“It’s basically First Dates for dogs and people love that idea.” This is how Helen Prestage, a staff member at animals’ charity Wood Green, summed up The Dog House, the new Channel 4 series that she and her colleagues star in. The show aims to match prospective owners with a dog in need of a loving home. It hits all the same beats as the channel’s much-loved dating show: shots of nervous arrivals waiting are juxtaposed with talking heads in which they explain what they’re looking for in a pet, and elaborate on any sob stories that might have led them to search for companionship on screen. The staff of Wood Green, who soon become familiar faces, provide us with continuity across the episodes, explaining the thought process behind their matchmaking attempts and offering maxims on the value of pet ownership. Then there are the canine-human meetings: nerve-wracking, often awkward, sometimes disappointing, occasionally magical.
The Dog House is undoubtedly fluffy programming. It is also what a friend calls “a 30-minute TV show in an hour-long slot”, with the build-up before owners meet pets overly drawn out. But it is irresistible to me. And it can be surprising. A family with a dog-phobic child takes home a puppy called Daisy, but has to return her when their daughter’s fear doesn’t abate. A gay couple finds they become even more committed to each other after they take home Chihuahua Knobby. And a nurse who was in prison after assisting the death of her mother, a terminally ill cancer patient, finds some hope for the future by adopting a traumatised Staffie. Viewers who are dog-loving, sentimental or hungover (or, in my case, all three) may find their eyes growing mysteriously wet.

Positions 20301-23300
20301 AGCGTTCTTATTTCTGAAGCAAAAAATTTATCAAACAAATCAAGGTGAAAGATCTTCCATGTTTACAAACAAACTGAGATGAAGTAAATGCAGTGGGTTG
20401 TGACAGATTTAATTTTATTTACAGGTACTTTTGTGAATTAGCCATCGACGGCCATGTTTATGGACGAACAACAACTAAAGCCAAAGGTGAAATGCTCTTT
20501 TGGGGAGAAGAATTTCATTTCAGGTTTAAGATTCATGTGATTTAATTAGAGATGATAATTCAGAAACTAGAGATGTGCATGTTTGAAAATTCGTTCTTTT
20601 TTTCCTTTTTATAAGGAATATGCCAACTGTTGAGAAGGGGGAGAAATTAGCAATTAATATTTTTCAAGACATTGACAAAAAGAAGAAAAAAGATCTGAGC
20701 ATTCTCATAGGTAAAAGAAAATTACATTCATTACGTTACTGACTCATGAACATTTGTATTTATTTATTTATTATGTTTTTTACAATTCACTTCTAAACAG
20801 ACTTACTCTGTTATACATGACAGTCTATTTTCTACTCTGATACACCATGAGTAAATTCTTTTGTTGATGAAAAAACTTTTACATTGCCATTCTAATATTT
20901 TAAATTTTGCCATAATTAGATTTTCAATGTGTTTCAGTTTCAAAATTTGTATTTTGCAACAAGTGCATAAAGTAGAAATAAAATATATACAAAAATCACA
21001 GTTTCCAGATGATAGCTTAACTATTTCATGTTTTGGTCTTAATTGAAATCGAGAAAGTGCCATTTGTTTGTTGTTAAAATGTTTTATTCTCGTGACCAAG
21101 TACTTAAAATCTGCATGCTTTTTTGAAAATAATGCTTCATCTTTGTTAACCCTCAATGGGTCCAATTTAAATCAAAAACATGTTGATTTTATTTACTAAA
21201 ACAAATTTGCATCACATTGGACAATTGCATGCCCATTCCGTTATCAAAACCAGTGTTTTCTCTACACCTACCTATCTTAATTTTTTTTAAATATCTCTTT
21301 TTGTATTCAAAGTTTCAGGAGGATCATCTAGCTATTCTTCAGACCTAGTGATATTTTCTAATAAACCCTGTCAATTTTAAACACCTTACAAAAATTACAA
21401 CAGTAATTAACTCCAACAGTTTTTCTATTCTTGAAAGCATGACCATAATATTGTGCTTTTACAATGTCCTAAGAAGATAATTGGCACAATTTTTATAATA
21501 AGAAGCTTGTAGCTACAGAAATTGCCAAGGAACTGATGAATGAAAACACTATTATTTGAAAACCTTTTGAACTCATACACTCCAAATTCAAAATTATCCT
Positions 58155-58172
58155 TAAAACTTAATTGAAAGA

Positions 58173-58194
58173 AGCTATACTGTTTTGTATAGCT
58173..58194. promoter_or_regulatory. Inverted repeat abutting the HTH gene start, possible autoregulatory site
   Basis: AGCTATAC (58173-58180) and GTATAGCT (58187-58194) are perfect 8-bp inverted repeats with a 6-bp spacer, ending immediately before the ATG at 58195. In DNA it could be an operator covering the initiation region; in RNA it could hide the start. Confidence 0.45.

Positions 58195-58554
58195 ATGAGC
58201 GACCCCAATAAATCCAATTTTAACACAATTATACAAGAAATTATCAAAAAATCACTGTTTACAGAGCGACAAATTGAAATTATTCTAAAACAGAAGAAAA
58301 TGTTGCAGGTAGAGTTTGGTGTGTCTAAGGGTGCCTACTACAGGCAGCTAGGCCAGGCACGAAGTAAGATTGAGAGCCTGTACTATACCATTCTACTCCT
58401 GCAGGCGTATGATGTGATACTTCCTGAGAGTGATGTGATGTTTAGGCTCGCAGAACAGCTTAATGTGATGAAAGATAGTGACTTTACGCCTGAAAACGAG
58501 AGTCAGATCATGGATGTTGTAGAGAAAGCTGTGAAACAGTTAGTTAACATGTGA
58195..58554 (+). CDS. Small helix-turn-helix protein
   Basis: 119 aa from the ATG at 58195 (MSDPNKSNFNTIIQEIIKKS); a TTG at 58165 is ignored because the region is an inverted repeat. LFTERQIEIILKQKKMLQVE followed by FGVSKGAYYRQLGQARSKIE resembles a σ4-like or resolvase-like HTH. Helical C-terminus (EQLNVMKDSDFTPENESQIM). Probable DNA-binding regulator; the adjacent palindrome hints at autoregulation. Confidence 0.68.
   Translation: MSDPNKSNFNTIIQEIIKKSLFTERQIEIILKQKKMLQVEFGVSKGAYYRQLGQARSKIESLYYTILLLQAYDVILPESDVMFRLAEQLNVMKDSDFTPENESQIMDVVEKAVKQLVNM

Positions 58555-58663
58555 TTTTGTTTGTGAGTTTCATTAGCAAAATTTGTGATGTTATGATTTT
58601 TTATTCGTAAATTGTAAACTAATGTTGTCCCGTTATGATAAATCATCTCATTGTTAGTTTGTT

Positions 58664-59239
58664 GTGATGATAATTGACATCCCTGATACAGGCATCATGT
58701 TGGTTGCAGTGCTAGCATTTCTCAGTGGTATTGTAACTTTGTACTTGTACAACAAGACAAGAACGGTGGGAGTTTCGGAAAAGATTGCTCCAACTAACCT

This article appears in the 09 Oct 2019 issue of the New Statesman, The fantasy of global Britain